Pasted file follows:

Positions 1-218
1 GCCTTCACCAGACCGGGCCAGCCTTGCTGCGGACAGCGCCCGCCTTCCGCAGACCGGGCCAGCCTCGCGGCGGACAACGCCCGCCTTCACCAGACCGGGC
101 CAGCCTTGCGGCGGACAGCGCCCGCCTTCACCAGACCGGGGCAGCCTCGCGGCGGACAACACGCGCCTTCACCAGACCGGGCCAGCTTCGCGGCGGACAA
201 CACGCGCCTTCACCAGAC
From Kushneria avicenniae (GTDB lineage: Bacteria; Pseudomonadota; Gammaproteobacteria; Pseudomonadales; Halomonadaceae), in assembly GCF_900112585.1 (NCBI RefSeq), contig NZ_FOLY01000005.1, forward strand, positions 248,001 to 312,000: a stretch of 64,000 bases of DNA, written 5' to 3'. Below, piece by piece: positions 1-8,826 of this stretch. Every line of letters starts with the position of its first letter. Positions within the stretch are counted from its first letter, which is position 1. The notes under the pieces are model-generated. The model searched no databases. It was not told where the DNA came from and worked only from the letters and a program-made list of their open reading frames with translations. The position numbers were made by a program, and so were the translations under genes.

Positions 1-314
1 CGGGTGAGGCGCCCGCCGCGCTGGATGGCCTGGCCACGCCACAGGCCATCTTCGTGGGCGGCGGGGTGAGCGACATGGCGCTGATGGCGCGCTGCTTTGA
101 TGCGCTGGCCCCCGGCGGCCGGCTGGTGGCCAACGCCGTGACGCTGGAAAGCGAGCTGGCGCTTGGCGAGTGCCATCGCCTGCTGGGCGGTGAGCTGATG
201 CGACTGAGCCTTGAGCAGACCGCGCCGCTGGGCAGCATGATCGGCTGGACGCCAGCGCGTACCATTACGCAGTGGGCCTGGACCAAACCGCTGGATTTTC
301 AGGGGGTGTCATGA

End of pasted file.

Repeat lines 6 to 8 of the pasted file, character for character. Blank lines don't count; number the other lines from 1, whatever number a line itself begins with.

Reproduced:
Positions 1-314
1 CGGGTGAGGCGCCCGCCGCGCTGGATGGCCTGGCCACGCCACAGGCCATCTTCGTGGGCGGCGGGGTGAGCGACATGGCGCTGATGGCGCGCTGCTTTGA
101 TGCGCTGGCCCCCGGCGGCCGGCTGGTGGCCAACGCCGTGACGCTGGAAAGCGAGCTGGCGCTTGGCGAGTGCCATCGCCTGCTGGGCGGTGAGCTGATG